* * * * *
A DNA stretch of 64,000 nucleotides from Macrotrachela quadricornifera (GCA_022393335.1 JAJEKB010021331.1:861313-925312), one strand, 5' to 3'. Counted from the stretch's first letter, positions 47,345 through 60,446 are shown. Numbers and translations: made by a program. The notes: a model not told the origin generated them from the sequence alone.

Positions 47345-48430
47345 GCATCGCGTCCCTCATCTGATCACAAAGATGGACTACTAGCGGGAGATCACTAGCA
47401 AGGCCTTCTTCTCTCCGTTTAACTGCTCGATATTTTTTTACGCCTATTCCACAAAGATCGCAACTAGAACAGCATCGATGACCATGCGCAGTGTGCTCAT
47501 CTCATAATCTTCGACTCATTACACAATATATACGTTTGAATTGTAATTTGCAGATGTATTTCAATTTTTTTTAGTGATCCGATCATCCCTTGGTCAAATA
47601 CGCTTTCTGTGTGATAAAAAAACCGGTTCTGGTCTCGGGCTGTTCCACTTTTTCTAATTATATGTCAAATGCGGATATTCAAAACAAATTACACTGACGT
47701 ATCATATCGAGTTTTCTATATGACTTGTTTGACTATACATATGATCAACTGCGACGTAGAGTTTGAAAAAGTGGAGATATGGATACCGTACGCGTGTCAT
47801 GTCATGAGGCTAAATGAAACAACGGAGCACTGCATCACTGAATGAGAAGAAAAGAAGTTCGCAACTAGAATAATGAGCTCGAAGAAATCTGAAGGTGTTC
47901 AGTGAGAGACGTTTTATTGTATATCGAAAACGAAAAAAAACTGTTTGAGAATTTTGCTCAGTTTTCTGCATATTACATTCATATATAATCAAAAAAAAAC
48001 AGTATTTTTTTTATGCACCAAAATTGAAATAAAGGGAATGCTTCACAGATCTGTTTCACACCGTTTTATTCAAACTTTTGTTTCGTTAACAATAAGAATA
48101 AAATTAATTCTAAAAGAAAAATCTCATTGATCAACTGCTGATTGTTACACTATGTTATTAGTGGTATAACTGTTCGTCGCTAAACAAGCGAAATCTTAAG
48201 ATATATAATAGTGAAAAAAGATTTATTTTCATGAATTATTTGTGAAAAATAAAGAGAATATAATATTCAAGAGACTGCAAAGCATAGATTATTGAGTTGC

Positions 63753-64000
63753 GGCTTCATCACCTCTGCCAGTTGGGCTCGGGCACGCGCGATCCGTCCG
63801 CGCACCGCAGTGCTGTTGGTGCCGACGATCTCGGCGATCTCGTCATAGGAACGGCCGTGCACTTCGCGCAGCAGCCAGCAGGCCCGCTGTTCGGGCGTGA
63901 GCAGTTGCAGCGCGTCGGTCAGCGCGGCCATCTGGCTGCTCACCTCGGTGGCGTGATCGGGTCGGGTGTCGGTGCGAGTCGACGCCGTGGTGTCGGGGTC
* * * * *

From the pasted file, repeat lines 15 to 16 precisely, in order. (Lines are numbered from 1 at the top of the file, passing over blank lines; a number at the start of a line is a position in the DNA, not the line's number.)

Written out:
63801 CGCACCGCAGTGCTGTTGGTGCCGACGATCTCGGCGATCTCGTCATAGGAACGGCCGTGCACTTCGCGCAGCAGCCAGCAGGCCCGCTGTTCGGGCGTGA
63901 GCAGTTGCAGCGCGTCGGTCAGCGCGGCCATCTGGCTGCTCACCTCGGTGGCGTGATCGGGTCGGGTGTCGGTGCGAGTCGACGCCGTGGTGTCGGGGTC